Earlier this year, Gen. Allen also apologized after U.S. troops inadvertently burned Qurans at a military base near Kabul.

Copyright 2012 ABC News Radio


US Commander in Afghanistan Calls for Major Firepower in 2013

Chip Somodevilla/Getty Images(WASHINGTON) -- The commander of U.S. and NATO forces in Afghanistan issued a strong recommendation Wednesday that in order for coalition troops to be on schedule for their 2014 withdrawal, "significant firepower" will be needed to combat enemy fighters starting next year.

Gen. John Allen, who is rumored to be leaving his post sometime in 2013, stressed, "We're going to need combat power.  I don't think anyone questions that.  I owe the president some real analysis on this."

Allen will have plenty to analyze as he completes the planned drawdown of surge troops that President Obama ordered two years ago.  By the end of this summer, the goal is to reduce American boots on the ground in Afghanistan by 33,000 to a level of around 68,000.

Once that's finished, Allen will start figuring out how to remove the rest of U.S. soldiers over the following two years without compromising the mission in Afghanistan, which is to train Afghan forces to assume all security responsibilities while keeping the gains made against the Taliban.

Allen asserted, "It is not our intention to cede the ground, ultimately, to the Taliban.  And, in fact, it's not even clear that the Taliban have the capacity to flow in" to regions that coalition and forces now control.

Copyright 2012 ABC News Radio


Top US Commander in Afghanistan Reportedly Leaving for Europe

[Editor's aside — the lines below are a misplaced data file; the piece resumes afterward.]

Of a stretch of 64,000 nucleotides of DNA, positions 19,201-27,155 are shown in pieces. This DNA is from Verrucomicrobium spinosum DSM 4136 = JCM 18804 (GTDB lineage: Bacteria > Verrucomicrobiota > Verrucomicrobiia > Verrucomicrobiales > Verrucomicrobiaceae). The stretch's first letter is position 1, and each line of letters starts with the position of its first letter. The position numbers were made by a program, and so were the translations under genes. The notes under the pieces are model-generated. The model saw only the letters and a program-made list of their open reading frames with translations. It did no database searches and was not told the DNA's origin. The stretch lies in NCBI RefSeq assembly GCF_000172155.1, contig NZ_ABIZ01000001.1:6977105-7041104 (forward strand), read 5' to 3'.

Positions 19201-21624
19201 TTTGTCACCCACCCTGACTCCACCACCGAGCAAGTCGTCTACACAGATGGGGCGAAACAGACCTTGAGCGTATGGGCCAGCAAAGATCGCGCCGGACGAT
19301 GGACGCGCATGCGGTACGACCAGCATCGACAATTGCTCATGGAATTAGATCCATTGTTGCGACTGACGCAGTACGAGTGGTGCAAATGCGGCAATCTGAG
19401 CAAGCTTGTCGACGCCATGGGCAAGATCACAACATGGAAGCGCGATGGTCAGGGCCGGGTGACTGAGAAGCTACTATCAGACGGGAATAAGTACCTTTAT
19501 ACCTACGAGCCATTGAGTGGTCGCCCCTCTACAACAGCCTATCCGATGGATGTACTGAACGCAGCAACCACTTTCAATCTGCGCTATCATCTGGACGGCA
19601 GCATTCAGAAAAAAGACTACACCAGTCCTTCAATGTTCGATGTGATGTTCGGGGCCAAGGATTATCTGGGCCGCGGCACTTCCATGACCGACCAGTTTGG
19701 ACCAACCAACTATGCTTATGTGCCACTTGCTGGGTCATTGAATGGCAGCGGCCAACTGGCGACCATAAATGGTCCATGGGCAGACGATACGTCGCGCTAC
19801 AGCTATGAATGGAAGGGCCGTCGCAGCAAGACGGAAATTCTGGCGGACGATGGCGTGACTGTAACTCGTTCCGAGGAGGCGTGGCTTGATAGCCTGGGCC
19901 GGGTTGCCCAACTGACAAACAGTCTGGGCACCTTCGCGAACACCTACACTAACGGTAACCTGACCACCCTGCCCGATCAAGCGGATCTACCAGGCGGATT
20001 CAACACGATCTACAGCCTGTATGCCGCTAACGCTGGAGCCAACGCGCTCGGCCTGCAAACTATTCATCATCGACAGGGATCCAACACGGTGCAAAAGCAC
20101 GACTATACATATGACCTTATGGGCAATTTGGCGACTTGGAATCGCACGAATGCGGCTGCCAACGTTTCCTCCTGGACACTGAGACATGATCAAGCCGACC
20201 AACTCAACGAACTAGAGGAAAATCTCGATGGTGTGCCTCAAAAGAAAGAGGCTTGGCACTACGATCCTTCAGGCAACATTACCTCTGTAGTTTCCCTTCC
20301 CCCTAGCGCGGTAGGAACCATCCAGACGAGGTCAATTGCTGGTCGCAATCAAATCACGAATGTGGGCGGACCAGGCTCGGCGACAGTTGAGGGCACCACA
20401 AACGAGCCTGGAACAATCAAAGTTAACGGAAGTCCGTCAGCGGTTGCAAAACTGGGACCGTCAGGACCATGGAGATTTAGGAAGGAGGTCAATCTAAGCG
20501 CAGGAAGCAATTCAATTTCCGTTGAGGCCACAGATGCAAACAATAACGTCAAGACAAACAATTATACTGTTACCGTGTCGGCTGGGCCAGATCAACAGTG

Chip Somodevilla/Getty Images(WASHINGTON) -- Gen. John Allen is reportedly leaving his post as commander of U.S. and NATO forces in Afghanistan.

Rumors were swirling around Washington Tuesday that the White House will assign Allen to take over as head of U.S. European Command early next year.

If President Obama makes that decision, it would still have to be confirmed by the Senate.

For now, the Pentagon is downplaying reports about Allen's move, with spokesman Capt. John Kirby telling the Washington Post, "No final decisions have been made regarding a follow-on assignment for Gen. Allen or the future of European Command."

In July 2011, Allen replaced retired Gen. David Petraeus in Afghanistan, who went on to become director of the CIA.

Allen has been serving a dual role in Afghanistan, overseeing the continued coalition offensive against the Taliban while managing the withdrawal of one-third of U.S. soldiers.  By the end of this summer, troops levels will stand at about 68,000, down from 100,000 last year.

Copyright 2012 ABC News Radio


US, Pakistani Military Leaders Talking Again After 'Friendly Fire' Incident

Photos [dot] com/George Doyle/Thinkstock(ISLAMABAD) -- Five months after U.S. war jets killed 24 Pakistani soldiers on the Afghan border, top military commanders from both sides are finally talking again in what could be a big step forward in repairing frayed relations.

Islamabad is still furious over the "friendly fire" incident last November, which it blames completely on the U.S. and NATO.  The Pentagon maintains that the mistakes made must be shared and while President Obama has sent his regrets about the loss of Pakistani lives, he has not offered an unconditional apology.

In response, Pakistan shut off routes through its country into Afghanistan, which NATO used to transport major supplies to coalition forces.

On Wednesday, Gen. John Allen, commander of U.S. and NATO troops in Afghanistan, regional boss Gen. James Mattis and Pakistani army chief Gen. Ashfaq Parvez Kayani met for the first time in Rawalpindi to discuss a possible U.S. apology and ways to improve conditions in the generally lawless border area.

It's expected that besides a mea culpa from the White House, Pakistan will ask for an end to unmanned drone strikes in the northwest region used as a refuge by the Taliban and al Qaeda and more compensation for reopening the supply routes.

Ultimately, it will be up to the Pakistani parliament to set the conditions for rekindled relations with the U.S. and then, a decision by the Obama administration to determine if its ally is asking for too much.

Copyright 2012 ABC News Radio